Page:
In an inspired move, the FSA just announced that short-selling of shares will be disallowed in the UK until at least Jan 09. This tops off a dramatic and scary day on the UK financial markets. The ban only applies to trading some 29 banking shares – the list can be found here. To my own knowledge, this is an unprecedented move which has never taken place before (please comment if you disagree)

Short selling: Short selling of shares is a practice whereby a bank or a financial institution borrows shares from another market player, then sells them, before actually buying them back shortly afterwards and returning the loaned shares back to the original owner. This practice is a legitimate trading operation and is executed when a financial institution expects the price to fall – hence realising a profit when buying shares back at a lower price than the price at which they were initially sold ealier. The problem with this practice is that it can be, and is, taken advantage of in highly speculative trading strategies which under particular conditions can seriously destabilise financial markets when the price starts falling uncontrollably.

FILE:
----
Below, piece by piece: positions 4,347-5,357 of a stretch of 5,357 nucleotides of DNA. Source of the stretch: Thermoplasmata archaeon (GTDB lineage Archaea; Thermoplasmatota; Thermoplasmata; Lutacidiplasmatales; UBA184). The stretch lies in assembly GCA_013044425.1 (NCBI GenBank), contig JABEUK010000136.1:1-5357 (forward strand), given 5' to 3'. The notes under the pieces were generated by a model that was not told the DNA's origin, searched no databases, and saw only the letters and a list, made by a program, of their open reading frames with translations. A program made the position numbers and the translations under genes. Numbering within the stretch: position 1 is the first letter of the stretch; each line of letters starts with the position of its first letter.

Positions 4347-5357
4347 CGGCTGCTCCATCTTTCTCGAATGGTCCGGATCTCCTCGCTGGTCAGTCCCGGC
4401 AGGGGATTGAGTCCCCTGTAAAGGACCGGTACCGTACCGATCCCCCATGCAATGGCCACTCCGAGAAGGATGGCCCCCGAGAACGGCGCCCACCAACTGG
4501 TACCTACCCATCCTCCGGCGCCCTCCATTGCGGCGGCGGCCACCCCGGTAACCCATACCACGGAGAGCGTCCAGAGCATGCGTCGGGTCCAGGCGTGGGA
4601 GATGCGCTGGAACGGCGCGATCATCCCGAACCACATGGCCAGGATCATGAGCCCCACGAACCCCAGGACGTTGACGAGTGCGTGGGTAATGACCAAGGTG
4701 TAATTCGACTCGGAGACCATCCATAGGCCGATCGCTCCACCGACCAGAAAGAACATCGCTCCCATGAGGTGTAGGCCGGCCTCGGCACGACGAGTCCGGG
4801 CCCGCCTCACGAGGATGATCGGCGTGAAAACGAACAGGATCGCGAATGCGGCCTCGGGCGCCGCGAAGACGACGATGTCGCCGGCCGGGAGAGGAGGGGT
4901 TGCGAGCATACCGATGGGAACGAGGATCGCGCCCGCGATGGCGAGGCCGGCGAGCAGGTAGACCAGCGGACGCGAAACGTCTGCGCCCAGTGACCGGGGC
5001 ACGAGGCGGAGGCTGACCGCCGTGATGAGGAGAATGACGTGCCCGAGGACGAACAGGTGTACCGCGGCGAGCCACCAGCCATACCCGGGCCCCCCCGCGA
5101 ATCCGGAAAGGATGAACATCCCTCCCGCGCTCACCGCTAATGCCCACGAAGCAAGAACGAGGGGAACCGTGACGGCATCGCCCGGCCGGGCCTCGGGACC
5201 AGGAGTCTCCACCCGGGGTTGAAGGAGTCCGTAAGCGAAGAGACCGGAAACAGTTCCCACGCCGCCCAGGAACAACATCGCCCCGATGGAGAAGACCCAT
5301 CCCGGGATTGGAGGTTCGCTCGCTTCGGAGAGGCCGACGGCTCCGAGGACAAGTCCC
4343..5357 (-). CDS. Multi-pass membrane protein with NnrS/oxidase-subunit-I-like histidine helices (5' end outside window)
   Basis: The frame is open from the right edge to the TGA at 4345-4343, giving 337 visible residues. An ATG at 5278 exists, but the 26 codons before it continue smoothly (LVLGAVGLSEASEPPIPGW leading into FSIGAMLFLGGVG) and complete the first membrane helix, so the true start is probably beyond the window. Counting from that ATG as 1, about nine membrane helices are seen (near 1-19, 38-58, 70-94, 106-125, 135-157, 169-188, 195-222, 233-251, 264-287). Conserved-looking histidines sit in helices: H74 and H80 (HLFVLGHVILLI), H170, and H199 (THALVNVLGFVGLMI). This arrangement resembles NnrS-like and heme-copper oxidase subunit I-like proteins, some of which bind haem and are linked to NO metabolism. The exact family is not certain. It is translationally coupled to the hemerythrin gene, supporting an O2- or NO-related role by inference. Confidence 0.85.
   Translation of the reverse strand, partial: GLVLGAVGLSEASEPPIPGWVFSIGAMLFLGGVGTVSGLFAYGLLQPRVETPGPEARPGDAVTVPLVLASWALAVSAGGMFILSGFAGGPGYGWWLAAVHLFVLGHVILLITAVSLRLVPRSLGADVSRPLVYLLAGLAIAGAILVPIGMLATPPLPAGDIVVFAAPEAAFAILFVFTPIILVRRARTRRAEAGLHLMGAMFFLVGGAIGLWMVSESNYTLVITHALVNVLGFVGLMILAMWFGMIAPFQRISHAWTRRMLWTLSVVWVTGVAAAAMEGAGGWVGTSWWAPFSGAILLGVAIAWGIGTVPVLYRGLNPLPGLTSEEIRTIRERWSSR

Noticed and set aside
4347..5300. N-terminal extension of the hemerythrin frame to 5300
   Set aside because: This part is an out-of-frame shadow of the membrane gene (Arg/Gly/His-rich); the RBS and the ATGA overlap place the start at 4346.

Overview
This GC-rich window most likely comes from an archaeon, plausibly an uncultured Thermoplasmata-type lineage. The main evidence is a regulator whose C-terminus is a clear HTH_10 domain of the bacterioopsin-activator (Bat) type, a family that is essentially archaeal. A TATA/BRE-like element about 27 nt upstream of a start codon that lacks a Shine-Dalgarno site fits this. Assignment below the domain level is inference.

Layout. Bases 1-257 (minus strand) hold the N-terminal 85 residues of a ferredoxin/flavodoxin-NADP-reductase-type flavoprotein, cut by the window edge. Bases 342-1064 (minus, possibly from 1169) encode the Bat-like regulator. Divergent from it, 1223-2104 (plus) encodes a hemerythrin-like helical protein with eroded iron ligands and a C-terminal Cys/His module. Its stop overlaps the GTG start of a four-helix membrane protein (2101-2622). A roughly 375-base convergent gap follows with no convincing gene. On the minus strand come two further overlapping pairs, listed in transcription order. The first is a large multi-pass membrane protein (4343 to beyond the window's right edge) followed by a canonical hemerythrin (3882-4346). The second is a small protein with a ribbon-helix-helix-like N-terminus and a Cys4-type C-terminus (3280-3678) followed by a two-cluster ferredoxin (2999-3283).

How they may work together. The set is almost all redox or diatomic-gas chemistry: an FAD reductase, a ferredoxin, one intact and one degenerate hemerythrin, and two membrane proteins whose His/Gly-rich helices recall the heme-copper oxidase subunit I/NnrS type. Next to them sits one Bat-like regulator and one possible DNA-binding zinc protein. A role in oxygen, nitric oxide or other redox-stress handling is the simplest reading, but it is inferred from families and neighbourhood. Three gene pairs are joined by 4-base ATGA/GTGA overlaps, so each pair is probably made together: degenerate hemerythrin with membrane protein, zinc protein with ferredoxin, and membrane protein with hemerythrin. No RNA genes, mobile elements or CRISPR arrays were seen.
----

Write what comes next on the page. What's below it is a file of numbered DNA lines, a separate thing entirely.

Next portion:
Very dangerous stuff: It seems that this practice has been increasingly widespread with various market players in the past few years, notably hedge funds, in chasing quick profits. Dangerously, it can be accompanied by spreading of false rumours about a company’s stability, which can cause its share price to crash. After this has taken place, the financial institution responsible for the false rumour can make a large profit when buying shares back.

It’s probably not illegal to do this, unlike insider trading, but it is certainly totally and utterly unethical.

This has happened before: This often destructive strategy of uncontrolled short-selling has caused serious trouble on UK financial markets in the past. The net effect is that shares can be in freefall and nothing can stop their decline as panic sets in and everyone starts selling, further depressing the price. September 2008 is probably the worst example of this type of calamity. HBOS shares in particular have fallen prey to short selling on a massive scale over the past few days. But this has happened before during financial crashes over the past 10 years.

Let’s hope the FSA can reverse today’s meltdown in the UK financial markets.

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